Fitting your first Logistic regression or Recurrent Neural Network (RNN) based model on a well-behaved, curated dataset will feel like magic until you are faced with a complex real-world business problem with a really messed up dataset or even worse, no dataset at all. Most ML practitioners, especially the ones from programming backgrounds, wonder why they hit a wall in their ML journey. This is entirely on the current ML pedagogy in circulation, a method-centric or technique-centric one. A technique-centric pedagogy to applied ML strips away the mandatory rigour to deliver on some narrow promises. It took me 108 submissions to come in the top 1% on my first Kaggle playground competition. This is what happens when we don’t have a good hang of the principles. So please take my word on this.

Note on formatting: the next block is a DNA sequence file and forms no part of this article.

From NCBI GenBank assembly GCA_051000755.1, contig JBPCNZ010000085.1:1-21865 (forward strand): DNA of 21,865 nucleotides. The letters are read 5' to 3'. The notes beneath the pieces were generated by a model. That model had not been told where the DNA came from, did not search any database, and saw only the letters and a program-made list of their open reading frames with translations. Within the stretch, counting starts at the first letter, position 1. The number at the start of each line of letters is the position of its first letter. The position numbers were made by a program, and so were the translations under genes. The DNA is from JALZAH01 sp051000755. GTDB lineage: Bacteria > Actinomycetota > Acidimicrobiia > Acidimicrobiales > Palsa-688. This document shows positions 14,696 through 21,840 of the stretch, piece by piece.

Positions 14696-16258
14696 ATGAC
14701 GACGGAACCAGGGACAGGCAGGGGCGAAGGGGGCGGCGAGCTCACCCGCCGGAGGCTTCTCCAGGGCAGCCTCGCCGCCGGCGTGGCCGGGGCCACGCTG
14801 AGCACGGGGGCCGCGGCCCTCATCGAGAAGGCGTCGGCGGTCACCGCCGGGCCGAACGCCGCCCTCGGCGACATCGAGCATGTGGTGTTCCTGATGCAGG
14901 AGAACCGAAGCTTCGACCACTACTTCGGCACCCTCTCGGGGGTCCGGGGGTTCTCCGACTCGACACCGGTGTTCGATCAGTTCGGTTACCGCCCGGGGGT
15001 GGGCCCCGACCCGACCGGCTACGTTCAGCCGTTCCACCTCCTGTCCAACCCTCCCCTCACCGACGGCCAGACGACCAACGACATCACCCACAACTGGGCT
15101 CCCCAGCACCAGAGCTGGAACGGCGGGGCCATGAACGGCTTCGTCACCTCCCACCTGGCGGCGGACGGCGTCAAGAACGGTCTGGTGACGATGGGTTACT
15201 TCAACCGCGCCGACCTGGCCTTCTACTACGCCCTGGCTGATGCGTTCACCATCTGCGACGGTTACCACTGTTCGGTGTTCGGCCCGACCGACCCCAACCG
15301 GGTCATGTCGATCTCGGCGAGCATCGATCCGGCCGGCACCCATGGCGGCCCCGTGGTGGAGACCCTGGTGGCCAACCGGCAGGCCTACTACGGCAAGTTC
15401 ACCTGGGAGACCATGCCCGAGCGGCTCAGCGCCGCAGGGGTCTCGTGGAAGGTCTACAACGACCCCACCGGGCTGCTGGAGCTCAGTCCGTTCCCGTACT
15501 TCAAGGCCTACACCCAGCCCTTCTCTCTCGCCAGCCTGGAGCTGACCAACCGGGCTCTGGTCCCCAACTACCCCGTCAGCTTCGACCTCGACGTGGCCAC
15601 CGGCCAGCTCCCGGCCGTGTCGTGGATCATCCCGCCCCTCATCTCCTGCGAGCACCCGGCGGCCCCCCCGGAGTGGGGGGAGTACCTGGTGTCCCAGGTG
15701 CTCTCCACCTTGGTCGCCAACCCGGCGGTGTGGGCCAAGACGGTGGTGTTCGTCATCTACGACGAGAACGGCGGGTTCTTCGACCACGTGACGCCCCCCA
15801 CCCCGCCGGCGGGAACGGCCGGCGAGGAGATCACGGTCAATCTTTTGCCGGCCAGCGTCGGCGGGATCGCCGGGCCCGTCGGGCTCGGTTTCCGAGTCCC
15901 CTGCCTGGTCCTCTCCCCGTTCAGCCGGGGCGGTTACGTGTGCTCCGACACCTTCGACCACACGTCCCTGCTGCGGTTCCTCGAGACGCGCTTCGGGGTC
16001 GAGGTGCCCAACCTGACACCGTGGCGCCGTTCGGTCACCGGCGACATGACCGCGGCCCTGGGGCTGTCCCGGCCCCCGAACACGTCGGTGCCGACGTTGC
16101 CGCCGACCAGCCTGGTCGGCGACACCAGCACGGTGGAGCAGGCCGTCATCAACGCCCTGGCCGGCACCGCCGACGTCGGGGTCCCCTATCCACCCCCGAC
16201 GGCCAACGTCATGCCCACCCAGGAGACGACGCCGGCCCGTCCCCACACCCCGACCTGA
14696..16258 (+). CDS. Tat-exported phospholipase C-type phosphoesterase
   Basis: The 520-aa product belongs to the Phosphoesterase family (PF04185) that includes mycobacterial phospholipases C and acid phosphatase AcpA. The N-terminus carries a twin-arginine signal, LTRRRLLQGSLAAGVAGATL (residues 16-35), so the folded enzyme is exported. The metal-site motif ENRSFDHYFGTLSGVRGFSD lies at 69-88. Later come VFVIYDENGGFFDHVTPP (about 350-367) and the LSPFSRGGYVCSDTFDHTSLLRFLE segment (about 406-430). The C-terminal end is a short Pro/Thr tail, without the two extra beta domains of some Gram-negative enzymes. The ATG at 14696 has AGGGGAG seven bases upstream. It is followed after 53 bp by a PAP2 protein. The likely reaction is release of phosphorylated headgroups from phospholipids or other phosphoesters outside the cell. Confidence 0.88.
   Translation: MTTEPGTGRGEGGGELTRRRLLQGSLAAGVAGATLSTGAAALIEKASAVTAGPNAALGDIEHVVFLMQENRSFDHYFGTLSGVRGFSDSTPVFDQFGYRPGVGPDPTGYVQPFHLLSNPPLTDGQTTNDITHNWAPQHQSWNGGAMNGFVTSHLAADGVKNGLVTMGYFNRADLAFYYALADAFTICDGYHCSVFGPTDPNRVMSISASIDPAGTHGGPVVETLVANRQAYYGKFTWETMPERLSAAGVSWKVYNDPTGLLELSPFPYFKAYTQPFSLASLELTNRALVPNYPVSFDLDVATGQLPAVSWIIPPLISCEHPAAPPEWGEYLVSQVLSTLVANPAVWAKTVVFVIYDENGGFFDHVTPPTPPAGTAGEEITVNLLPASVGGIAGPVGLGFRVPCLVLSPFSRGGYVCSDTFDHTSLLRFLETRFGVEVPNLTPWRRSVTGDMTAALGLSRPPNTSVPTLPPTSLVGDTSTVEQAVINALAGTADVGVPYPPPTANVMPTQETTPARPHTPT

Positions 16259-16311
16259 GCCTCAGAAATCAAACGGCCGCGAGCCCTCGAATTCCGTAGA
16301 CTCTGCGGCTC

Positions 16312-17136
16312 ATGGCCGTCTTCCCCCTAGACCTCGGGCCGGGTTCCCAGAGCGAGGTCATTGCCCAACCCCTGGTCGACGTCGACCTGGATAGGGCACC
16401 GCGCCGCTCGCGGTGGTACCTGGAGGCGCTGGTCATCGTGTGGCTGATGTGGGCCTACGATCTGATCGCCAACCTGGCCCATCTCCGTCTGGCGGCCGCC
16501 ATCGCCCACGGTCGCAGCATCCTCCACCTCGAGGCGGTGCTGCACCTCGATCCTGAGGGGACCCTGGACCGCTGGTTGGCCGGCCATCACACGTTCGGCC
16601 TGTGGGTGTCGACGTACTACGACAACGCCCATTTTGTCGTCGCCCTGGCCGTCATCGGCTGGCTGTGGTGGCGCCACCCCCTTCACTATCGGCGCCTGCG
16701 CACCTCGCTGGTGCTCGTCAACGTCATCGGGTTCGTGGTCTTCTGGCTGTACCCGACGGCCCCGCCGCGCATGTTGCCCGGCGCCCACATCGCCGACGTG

“As to methods, there may be a million and then some, but principles are few. The man who grasps principles can successfully select his own methods. The man who tries methods, ignoring principles, is sure to have trouble.” — Harrington Emerson

Paraphrasing Harrington, if you know the principles you can tailor problem-specific methods to creatively apply ML. In hyper-derived fields like ML, getting a good hang of principles is your singular competitive advantage over your peers. Here are some compelling reasons:

Compelling case for a principle-centric approach

Upshots of a Principle-centric approach


A principle centric approach offers a solid transition path into a seasoned ML practitioner (or even an ML researcher, based on your career interests). ML practitioners are the ones who apply ML to solve real-world problems, whereas ML researchers are the boundary pushers looking at the next frontier of ML itself. GAN's fame Ian Goodfellow is a boundary pusher. But contrary to conventional wisdom i.e. Instead of thinking ML Practice and ML Research are two separate career paths, thinking ML Research as a natural progression to ML Practice has a better utility. A principle-centric pedagogy can help you move through this spectrum with ease.

Entry-level ML Practitioner → Experienced ML Practitioner → Seasoned ML Practitioner → ML Researcher